According to the Enterprise Investment Scheme Association, based on the responses of 250 growth businesses, 9 out of 10 face the prospect of going under if the government does not take urgent action to encourage investment into early-stage businesses.

How to use equity crowdfunding to facilitate investment

So, faced with the prospect of going under many businesses will be looking to raise capital until things return to normal. If you really need to survive and don’t have the cash to get you through the hard times, then speak to your customers, suppliers, friends, family, high net-worth individuals, even competitors, about the potential for them to hold a stake in your business.

Equity crowdfunding can facilitate these investment processes fast, avoiding unnecessary duplicated due diligence procedures associated with Angel investment. Such procedures can take up to three months and are repeated with each investor. Regulated equity crowdfunding sites are required to undertake basic due diligence procedures on the companies they market for funding. Some also offer a shareholders agreement and a nominee service, which speeds up and streamlines the whole investment process.

Although equity crowdfunding is risky for investors, as they could lose all their money, expansion on the EIS and SEIS will remove some of the risk. NextFin provides detailed ratings on companies seeking equity crowdfunding, allowing investors to make informed decisions.

In light of this, if the government expands the EIS and SEIS and co-invests on equity crowdfunding sites, we could save addled companies while securing thousands of jobs and protecting the UK’s position as the high-growth start-up capital of Europe.


To the best of our knowledge, the information we have provided is correct at the time of publishing. SEIS and EIS tax benefits are dependent on your financial circumstances. Sacha Bright is not a solicitor or accountant and we recommend that you seek professional advice on any topic discussed.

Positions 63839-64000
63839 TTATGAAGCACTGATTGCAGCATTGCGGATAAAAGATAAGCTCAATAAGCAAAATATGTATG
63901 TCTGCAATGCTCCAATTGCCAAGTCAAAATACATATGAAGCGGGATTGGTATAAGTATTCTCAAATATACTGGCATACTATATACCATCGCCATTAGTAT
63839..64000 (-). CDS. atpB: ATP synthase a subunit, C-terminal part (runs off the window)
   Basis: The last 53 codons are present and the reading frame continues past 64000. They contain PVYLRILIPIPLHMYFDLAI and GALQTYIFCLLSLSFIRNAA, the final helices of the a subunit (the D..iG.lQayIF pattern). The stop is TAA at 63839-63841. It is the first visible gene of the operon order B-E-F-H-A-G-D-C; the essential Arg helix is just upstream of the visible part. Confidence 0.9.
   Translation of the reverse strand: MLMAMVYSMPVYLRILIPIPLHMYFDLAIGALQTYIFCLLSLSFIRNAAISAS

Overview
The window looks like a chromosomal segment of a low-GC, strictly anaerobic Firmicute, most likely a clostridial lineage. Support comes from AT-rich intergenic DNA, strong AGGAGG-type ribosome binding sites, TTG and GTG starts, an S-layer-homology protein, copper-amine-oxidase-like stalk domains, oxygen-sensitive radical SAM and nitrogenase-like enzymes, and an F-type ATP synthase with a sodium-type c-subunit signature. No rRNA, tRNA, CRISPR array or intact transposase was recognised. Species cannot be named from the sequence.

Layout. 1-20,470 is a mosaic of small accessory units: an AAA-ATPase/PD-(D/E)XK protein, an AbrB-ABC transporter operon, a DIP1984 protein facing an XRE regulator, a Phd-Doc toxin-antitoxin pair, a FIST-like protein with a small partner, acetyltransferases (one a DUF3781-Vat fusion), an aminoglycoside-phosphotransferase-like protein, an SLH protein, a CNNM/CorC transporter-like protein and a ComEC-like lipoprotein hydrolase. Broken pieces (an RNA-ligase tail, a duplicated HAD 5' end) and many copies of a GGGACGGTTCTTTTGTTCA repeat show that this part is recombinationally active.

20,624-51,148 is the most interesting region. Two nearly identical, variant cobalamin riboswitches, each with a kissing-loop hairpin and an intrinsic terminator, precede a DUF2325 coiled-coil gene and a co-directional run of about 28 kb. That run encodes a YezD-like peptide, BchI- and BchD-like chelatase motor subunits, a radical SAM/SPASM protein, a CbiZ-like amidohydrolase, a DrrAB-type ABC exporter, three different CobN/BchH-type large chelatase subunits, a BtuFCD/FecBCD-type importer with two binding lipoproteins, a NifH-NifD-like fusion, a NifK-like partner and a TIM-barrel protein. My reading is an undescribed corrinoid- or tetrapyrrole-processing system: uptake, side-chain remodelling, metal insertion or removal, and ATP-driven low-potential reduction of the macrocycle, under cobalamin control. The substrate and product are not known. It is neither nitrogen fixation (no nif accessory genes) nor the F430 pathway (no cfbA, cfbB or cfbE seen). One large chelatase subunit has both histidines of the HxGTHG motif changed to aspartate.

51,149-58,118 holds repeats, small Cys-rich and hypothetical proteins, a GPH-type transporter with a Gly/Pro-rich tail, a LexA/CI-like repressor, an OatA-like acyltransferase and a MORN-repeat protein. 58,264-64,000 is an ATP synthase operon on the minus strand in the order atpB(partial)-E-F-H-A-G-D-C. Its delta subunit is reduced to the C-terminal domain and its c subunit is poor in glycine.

Risk Warning:

Investing in equity crowdfunding and early-stage businesses involves high risks, which may include long-term investment horizons, illiquidity, lack of income and potential dilution. Any investor needs to be in the position to afford a total loss of capital invested.

NextFin is targeted at members who have the knowledge and experience to understand these risks and make their own investment decisions. You will NOT invest through NextFin but through the relevant crowdfunding website which also has signed off the content as a Financial Promotion on its own website. NextFin is not the originator of the financial promotions that appear on its site. However, we do to the best of our ability carry out limited compliance checks on the originator and the company seeking funding to ensure they are conforming to FCA regulations and anti-money laundering equity/requirements as appropriate. Business Agent Limited, trading as NextFin, takes no responsibility for this information or for any recommendations or opinions made by the companies or its users. Click here for our full risk warning.

Tagged: P2P Crowdfunding News MarketFinance